Let’s take a closer look at one of the most easily recognisable patterns of stars in the northern hemisphere.
The Big Dipper goes by several different names, including the ‘Plough’ and the ‘Saucepan’. It is, though, very recognisable with its bowl-shaped pattern of four stars connected to a ‘handle’ of three more. This is a group of stars which has been recognised from time immemorial and by nearly all cultures around the world.
It is not a constellation in its own right, but just an easy-to-spot pattern of stars which form part of the larger constellation of Ursa Major, or the Great Bear. Patterns of stars like this that are only a part of one or more constellations are known as ‘asterisms’. It’s a really useful asterism for several reasons, one of the most important is that it can help us find Polaris or the ‘pole star’, which in turn helps us understand where true north lays, so it is of great benefit to navigators to know how to use the Big Dipper to aid finding this. The two end stars, opposite the handle, are called the ‘pointers’, because if you draw an imaginary line through these stars heading out of the ‘bowl’ the next bright star you will arrive at will be Polaris. By sheer chance Polaris sits almost over the north celestial pole.
If you drop an imaginary line directly from this point to the horizon, you will know the position of true north.
For anyone living north of the latitude of southern Spain, the Big Dipper is circumpolar. This means that from these latitudes it never appears to set or disappear below the horizon.
It rotates around the north celestial pole as do all the other stars and constellations, but because it resides near the pole it can always be found in the night sky.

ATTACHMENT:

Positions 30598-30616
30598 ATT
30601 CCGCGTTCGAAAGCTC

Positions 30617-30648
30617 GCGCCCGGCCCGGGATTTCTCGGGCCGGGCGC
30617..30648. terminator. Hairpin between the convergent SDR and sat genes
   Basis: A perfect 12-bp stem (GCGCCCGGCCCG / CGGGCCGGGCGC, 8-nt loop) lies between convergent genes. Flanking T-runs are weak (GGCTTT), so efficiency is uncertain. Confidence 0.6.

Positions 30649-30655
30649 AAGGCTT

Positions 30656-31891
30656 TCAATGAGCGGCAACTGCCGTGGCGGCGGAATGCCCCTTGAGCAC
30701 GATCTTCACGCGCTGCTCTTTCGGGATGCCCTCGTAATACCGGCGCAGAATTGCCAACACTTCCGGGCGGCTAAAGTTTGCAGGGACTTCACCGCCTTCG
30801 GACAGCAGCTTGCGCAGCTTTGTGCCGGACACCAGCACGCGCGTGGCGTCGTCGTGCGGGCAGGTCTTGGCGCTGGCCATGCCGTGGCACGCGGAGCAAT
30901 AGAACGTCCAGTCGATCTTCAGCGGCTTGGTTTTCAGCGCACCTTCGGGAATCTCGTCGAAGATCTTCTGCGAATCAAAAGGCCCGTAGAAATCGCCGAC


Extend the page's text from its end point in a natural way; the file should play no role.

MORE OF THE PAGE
The star in the handle which lays higher than the others is interesting; as if you look closely you’ll see it is two stars. This is a naked eye double star and unusually for double stars they both have names. These are Mizar and Alcor. If you have good eyesight you should be able to make out both stars. What is particularly interesting about this binary or double star is that each component is also a multiple star system. Mizar itself has four stars in orbit around their common centre of gravity, so all in all, this double star is in fact a sextuplet system, although most of these stars cannot be resolved using even the largest Earth-based telescope. We know of their existence from spectroscopy, whereby the light from the star is split by a prism into its constituent colours.
All the seven stars in the Big Dipper have names. The two stars of the pointers are called Merak (the lower of the two) and the other, at the top of the ‘bowl’, is called Dubhe. This is the brightest star in the group. Ursa Major plays host to several amazing deep sky objects including several galaxies.
You can use the stars of the Big Dipper to find a couple of them. If you draw an imaginary line from the bottom left star in the bowl through the top right one (Dubhe) and keep going for roughly the same distance again, you will come across a beautiful pair of galaxies known as M81 and M82. If you form an equilateral triangle with the two end stars of the handle, Mizar/ Alcor and Alkaid as the base, at the other point of the triangle you will find the galaxy M101.
The Big Dipper is also a great signpost to other constellations. If you use the two stars in the bowl nearest the handle, Megrez and Phad, as pointers but head away from the pole star, you can find the bright star Regulus in the Leo constellation. Again if you use the handle as a signpost, the next bright star you’ll come to is Arcturus in the constellation of Bootes.
So you can see what an amazing and useful group of stars the Big Dipper really is.